Another nodular squamous cell cancer
The central keratin is clearly seen on this otherwise featureless firm red nodule on an elderly white scalp. Keratin must be distinguished from scab; any lesion with broken skin, benign or malignant, can form a slough (or scab) from dried blood and exudate, but only keratin forming lesions grow a hard cutaneous keratin horn like this. This lesion could not be a basal cell cancer (or indeed a melanoma) as they never form well organised keratin horn like this. Some harmless lesions like hypertrophic actinic keratoses, squamous papillomas and a few others can form cutaneous horn but there is too much flesh here to countenance that. Urgent specialist referral to the local skin cancer team is necessary.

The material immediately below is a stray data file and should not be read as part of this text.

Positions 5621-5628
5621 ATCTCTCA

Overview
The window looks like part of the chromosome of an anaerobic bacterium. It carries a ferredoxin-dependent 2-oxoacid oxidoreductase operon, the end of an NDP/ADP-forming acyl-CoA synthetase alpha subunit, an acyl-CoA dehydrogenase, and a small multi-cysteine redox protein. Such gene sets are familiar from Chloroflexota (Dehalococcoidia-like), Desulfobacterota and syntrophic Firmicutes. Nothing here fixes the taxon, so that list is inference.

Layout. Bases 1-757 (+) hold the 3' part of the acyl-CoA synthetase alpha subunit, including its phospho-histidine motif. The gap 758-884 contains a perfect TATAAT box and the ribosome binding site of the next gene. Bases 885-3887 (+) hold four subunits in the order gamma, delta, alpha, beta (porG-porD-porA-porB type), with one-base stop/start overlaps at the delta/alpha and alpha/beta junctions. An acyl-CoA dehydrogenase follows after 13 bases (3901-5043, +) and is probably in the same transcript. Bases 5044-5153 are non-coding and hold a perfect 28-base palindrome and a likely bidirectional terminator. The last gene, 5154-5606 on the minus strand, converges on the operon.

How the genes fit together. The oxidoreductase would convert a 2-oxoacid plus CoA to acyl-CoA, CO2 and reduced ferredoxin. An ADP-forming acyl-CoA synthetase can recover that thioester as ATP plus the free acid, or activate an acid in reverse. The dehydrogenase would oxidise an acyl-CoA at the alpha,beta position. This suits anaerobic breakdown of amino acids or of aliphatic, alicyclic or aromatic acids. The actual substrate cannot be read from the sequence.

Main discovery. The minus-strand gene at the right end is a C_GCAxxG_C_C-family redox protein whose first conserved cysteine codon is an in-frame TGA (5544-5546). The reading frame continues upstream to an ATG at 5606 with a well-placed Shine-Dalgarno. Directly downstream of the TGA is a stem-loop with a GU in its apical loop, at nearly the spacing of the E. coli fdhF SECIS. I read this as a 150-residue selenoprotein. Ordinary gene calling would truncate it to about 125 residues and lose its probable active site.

Incidentally, SCCs are more common and more aggressive in people on long term immune suppression as in renal transplantation. Its important to know that.